In my previous post, I discussed the reasoning behind my crazy decision to start a global business from my base in Nigeria. Following on from this decision, I decided to sell a physical product to the world, using an e-commerce fulfilment house How this works is that I purchase a product in bulk from a supplier, brand it with my details, and market it. Whenever I “sell market”, the fulfilment house picks the order and ships it to my customer anywhere in the world. This way, I can focus on marketing and customer service from my base in Nigeria or anywhere else I choose. I’d like to go share my brainstorming process in deciding on what to sell to the international market. Basically, what I’m trying to develop is a product which fits around my lifestyle (rather than the other way round). I came up with a list of criteria to help me ensure that my product was a good fit for the market, as well as a good fit for my business objectives. Straightforward enough.
The first step in this whole process was to come up with a product which would appeal to the global market, and which I could brand uniquely. So for this post, I’d like to go share my brainstorming process in deciding on what product to settle with. Basically, what I’m trying to develop is a product which fits around my lifestyle (rather than the other way round). The business model I would like to implement is one which is location-independent, which means that it is something I would like to be able to manage from anywhere in the world I decide to be based. I have small children, so I wanted to come up with something to allow me to spend time with them. In a nutshell, here us the list of criteria I used to help me ensure that my product was a good fit for the market, as well as a good fit for my business objectives.
- Product I can sell without being physically present, to give me the freedom to operate the business from anywhere.
- As the item is to be sold online and delivered by post, it needs to be relatively light to keep shipping cost down. The dimensions should be small enough to fit through a letter box. This isn’t a hard and fast requirement, but it would be nice.
- The product has to be cheap to acquire. If possible, it has to be a raw material I can add value to.
- I didn’t want to sell electronics. Having sold electronics in my past life on eBay, I have experienced firsthand the headaches involved in dealing with DOA products, warranties, exchanges etc. Let’s just say never again.
How I used Amazon to research the product
When brainstorming for a product which for all the criteria above, the bulk of my research was done through the Amazon website. Most people regard Amazon as a great place to “buy anything”, but Amazon’s potential as a global marketplace makes it such a great research tool as well. While Nigeria-based sellers cannot yet offer their products for sale on Amazon, there is real value in the site’s potential for product-focused research. Besides, if you have seen Amazon’s business seller requirements nd charges, you would realise that not being able to sell on Amazon isn’t really a problem. Personally, I would rather have control over my store than hand the keys over to Amazon.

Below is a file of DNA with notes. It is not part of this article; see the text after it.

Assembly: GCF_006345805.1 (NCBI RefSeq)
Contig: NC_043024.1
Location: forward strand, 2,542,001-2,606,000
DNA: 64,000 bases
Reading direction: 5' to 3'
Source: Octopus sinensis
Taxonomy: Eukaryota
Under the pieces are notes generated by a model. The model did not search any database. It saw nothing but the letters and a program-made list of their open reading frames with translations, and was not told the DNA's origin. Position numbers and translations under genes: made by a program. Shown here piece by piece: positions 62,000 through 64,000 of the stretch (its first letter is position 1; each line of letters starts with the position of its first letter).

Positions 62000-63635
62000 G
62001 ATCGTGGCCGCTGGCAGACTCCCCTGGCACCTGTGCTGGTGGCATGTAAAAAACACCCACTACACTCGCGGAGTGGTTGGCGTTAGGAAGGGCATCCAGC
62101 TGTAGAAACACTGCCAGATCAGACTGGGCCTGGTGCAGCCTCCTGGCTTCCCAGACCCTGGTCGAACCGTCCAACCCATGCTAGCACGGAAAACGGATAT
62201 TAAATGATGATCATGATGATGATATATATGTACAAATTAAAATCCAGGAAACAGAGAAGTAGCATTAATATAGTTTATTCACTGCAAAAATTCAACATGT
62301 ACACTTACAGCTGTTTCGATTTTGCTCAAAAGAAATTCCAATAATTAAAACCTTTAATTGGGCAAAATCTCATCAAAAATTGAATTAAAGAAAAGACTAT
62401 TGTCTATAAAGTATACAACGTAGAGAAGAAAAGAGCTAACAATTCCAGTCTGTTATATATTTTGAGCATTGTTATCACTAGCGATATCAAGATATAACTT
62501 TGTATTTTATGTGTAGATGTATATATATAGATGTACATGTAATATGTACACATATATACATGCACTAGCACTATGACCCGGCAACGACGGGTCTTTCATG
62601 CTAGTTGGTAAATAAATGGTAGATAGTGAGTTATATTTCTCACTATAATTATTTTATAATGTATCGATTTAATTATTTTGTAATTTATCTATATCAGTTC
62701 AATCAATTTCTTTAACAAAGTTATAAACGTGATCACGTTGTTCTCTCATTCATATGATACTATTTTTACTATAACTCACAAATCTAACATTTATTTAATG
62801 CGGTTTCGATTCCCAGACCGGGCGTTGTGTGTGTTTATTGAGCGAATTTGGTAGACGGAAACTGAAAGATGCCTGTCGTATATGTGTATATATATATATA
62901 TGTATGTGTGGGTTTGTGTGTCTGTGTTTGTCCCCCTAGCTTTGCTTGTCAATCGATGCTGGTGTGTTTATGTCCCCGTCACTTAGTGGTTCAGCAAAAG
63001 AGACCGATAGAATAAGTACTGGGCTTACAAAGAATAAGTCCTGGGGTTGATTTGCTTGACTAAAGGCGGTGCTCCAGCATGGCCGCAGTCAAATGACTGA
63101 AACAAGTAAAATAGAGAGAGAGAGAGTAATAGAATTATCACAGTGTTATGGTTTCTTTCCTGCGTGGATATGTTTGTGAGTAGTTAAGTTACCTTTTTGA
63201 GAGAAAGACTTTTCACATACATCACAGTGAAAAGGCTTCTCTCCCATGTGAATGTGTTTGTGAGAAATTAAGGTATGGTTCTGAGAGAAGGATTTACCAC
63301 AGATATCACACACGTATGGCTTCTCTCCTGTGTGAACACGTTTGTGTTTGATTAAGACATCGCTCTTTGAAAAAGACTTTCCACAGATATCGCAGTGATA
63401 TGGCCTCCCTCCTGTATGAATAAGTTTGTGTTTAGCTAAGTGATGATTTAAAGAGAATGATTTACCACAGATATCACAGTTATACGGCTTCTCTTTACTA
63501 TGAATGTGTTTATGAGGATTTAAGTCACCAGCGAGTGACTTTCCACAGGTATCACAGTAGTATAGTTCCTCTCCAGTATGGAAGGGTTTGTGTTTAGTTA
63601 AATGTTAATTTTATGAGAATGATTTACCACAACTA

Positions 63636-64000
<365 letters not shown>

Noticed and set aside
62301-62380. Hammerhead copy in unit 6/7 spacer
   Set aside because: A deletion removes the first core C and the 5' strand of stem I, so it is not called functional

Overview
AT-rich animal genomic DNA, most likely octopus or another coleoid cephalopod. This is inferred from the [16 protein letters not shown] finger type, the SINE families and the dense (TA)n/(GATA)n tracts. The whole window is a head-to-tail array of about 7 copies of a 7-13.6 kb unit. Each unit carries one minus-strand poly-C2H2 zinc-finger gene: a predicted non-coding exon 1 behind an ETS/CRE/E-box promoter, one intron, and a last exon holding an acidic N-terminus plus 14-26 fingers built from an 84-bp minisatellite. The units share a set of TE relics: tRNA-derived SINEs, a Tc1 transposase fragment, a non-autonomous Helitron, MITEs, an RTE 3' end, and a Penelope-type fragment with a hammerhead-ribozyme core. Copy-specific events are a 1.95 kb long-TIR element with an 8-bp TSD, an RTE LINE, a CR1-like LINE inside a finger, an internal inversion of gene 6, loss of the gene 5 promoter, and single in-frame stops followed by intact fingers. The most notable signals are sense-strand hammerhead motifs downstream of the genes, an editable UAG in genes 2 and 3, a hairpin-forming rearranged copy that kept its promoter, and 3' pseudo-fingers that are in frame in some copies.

I started by trying to find the top performing products in order to increase my chances of success. Better to gamble on an item with with customers queuing up outside the door, than to pick a random product and hope for the best.
So I can’t exactly give you my blueprint, (I’m sure you would agree that it would be foolish to show you how to compete with me) but I’ll share the rough idea. I went to the category page featuring the niche I was interested in, and I clicked on the “Bestsellers” link. Key thing to remember in looking for best sellers is that we do not want to create demand – we want to leverage existing demand.
This should bring up the best selling products for the last day, and Amazon updates this page every 12 – 24 hours.
Identifying a best-selling product meant that I had also identified a potential competitor, so I decided to take a closer look. I clicked on the customer reviews, and filtered this to the negative feedback. My objective in doing this was to figure out if customers had any complaints about the items, which I could improve on. Here is what I mean, using the No. 1 selling Banana infant training toothbrush as an example.
This page teaches us a lot about how to successfully set up a No 1. Bestselling product page.
- Include lots of photos of the product, as shown on the left.
- Answer questions about the product.
- Write a descriptive product title. They could have stopped at “Banana toothbrush”, or even “Banana infant toothbrush” but No. They had to offer as much information about the product as possible in the title.
That said, it’s time for my favourite part – looking for witnesses, sorry – weaknesses!
So what I was essentially looking for at this stage was for flaws or weaknesses in the product, and service. I was trying to find out what customers complained about, to see if there was any way I could improve on their pain points. I have to say, this demo product doesn’t have many weaknesses as we can see – it’s a really good product, with 81% of customers giving it a 5-star rating. Bah. (I wouldn’t dream of replicating this product, by the way)